How to Stand Out as a Business Student

If you have navigated to this article, you have most likely decided to pursue an educational and professional career in business. In which case, congratulations! Without a doubt, this decision is guaranteed to be one of the greatest of your life. A degree in business establishes invaluable management and leadership skills that will give you the ability to take on almost any industry-specific role or position.

That said, succeeding as an undergraduate or a graduate-level business student can be an enormous challenge. It requires grit, focus, determination, and time, all of which can be difficult for anyone to appropriately allocate, especially those who lead busy personal, professional, and family lives.

Every student learns differently and has various academic necessities, and the ability to accurately identify and communicate those needs, both internally and externally, is exceedingly important. Business students must set themselves apart by being ambitious and exhibiting strong communication and problem-solving skills in order to stand out from the crowd in today’s competitive business environment.

Utilizing internships, networking, research, and extracurricular activities are great ways for business students to develop skills and gain experience, positioning them for successful careers.

This article offers some of the most effective strategies and tools that other online and on-campus business students have used to succeed with flying colors in their respective degree programs.

Applying to Business School

The application process alone can be extremely intimidating, but there are most definitely some great ways to stand out among many others. As always, it is vital to demonstrate that you have done well in school and on standardized tests. While not impossible, it is tough to stand out and get ahead without an exemplary GPA and high test scores.

Make sure to pay attention to your studies and listen to your teachers! For those who struggle with standardized testing like the SAT, ACT, or the GMAT, excellent study guides and prep courses are just a few mouse clicks away at excellent sites such as Beat the GMAT!

However, it is imperative to illustrate to your favorite schools the ways in which you have sought life and educational experiences outside of the classroom, such as business internships, travel, professional experiences and jobs, clubs and programs, and extracurricular activities. Make sure to highlight your passions. Anyone reviewing your application will remember you more clearly if you can show and explain why you genuinely care about joining the business industry.

Experience is key. If you are lacking in educational, professional, and life experience, it will be harder to get into your number one school.

A good time to shine is in your personal essays and interviews. Here is where you can show who you are as a person and how you intend to make a difference as a business professional. That said, it is always good to stick within the parameters of the question asked and not navigate too far away from the point.

Some excellent essay writing and interview tips from pros and former business school application essay writers include:

  • Authenticity is key but don’t be too boastful.
  • Stay focused on the question but think outside the box.
  • Be concise, short-winded, and get to the point.
  • Emphasize the risks you’ve taken to reach your goals (if any).
  • Use humor or show sensitivity to connect with the reader.

U.S. News and World Reports supply some excellent examples of successful business school admissions essays, which can be found by clicking here!

If you ace your essays and submit an impressive enough application you might be admitted outright (way to go!) or you may be invited to an interview with faculty and staff from the Departments of Business and Admissions. For many, this is the more high-pressure portion of the process. Some good things to remember for your interview are:

  • Practice makes perfect — run through hard questions in a realistic way.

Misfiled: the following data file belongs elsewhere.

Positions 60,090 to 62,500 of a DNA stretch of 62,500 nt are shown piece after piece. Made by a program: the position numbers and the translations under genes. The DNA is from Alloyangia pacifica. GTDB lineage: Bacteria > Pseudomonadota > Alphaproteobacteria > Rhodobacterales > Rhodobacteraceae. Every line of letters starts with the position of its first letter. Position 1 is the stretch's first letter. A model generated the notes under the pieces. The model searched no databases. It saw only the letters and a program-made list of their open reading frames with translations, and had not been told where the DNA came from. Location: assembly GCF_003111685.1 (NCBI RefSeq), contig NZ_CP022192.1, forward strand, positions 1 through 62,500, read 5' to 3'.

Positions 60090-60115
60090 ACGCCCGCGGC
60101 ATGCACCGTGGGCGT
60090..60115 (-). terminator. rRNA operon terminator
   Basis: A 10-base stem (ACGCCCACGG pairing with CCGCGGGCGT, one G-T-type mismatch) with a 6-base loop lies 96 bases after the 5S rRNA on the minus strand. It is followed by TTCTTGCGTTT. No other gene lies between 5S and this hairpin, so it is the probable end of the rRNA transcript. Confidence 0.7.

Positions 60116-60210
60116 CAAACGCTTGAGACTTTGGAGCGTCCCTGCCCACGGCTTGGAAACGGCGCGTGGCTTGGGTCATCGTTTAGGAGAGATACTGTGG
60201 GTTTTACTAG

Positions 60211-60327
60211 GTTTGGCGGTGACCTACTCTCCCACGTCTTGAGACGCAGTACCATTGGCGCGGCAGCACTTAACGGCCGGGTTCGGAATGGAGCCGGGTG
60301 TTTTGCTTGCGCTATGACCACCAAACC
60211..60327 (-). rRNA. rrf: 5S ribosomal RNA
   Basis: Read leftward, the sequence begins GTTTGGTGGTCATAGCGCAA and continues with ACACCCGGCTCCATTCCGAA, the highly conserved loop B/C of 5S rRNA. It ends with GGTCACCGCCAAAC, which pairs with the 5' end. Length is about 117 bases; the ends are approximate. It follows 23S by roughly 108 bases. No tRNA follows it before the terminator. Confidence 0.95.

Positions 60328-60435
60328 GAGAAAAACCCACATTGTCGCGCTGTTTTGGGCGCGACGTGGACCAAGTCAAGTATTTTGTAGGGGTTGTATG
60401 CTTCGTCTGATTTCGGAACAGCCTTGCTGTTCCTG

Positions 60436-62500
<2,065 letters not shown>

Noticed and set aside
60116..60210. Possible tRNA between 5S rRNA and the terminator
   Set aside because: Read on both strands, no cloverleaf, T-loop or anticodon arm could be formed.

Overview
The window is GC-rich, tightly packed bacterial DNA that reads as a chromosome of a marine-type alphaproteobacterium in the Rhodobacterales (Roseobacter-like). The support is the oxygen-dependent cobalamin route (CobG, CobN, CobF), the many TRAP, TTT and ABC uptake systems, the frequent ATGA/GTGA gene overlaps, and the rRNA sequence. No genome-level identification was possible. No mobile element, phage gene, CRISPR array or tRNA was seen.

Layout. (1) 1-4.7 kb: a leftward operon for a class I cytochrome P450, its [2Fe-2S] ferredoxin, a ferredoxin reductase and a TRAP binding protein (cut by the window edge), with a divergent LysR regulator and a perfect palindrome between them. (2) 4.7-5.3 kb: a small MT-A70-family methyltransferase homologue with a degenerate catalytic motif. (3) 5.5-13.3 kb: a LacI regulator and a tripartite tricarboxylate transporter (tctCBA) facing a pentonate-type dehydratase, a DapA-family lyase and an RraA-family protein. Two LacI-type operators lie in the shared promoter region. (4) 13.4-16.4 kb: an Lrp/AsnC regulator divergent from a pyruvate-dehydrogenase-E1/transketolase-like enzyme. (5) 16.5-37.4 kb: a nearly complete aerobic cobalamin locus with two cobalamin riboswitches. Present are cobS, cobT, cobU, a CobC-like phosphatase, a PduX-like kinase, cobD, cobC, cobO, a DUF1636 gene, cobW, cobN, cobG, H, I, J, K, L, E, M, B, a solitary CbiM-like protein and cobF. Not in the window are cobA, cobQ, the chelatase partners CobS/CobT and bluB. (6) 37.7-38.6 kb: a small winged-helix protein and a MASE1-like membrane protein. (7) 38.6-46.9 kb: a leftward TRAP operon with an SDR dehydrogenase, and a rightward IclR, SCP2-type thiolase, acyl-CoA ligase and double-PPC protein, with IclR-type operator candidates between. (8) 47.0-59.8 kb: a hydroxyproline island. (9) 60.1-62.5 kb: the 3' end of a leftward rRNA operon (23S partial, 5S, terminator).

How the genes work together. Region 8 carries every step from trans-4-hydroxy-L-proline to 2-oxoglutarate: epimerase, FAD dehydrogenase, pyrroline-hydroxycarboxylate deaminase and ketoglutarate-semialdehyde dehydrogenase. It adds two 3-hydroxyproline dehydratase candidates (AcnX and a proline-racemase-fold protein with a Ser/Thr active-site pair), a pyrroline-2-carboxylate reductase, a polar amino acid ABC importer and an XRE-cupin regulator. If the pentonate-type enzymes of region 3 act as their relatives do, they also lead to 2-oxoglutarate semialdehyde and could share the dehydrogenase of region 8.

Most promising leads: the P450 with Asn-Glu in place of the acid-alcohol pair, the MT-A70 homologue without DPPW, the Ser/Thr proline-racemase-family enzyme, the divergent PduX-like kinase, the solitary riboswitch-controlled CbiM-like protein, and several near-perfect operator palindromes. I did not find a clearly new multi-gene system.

• Stay confident and dress to impress.
  • Prepare questions of your own for the interviewers to demonstrate proactiveness.
  • Have some personal/professional examples, compelling stories, and strengths/weaknesses at the ready.
    • Remember to turn your weaknesses into strengths!
  • Know the school and the business program to which you are applying very well.

After the admissions process, you will start to receive acceptance letters. This can be an exciting yet difficult time for many students, too. If you are unsure about where you actually want to go, now you can begin to analyze what it is you actually want out of your education and where you expect to find it since you aren’t competing for acceptance. Unless you are dead set on one particular institution, take some time to be wooed by what the programs have to offer and choose wisely.

The First Year

Completing the application process and gaining acceptance to business school is a tremendous accomplishment. It is okay to appreciate how far you’ve come and everything that you’ve done to get here. Now you can start to focus on what is really important! Business programs, especially those on the graduate level, are not for the faint of heart. So, the number one tip from BMD is BELIEVE IN YOURSELF. You can do this no matter what gets in your way! The more barriers you cross and obstacles you maneuver to achieve success, the more others will take notice. Here are some things to keep in mind as you begin your journey:

Be friendly but avoid overconfidence. Once you are in your program and ready to rock, don’t hesitate to introduce yourself and raise your hand! First impressions are lasting and teachers and members of your cohort take note of those who show unsolicited signs of leadership and demonstrate strong interpersonal skills.

These two soft skills alone will help you stand out throughout your entire academic and professional careers. Talk to your classmates and teachers before and after class. Look people in the eyes. Ask them questions about themselves to show your interest. Be the first person to say, “Hi.” All of these things will help you to stand out among your current and future peers and help them remember you.

But try and read the room and the person you are approaching. Friendliness can quickly backfire and come across as overconfidence or overbearing if you don’t appropriately analyze your audience and calibrate your actions.

Attend events and join a club. Many events, clubs, workshops, job fairs, and tutoring groups on school campuses are led by past and current students, teachers, faculty aids, and other people of considerable influence throughout your school’s Department of Business. Showing up at events and becoming a member of a business club or debate team will definitely show your drive to compete and succeed.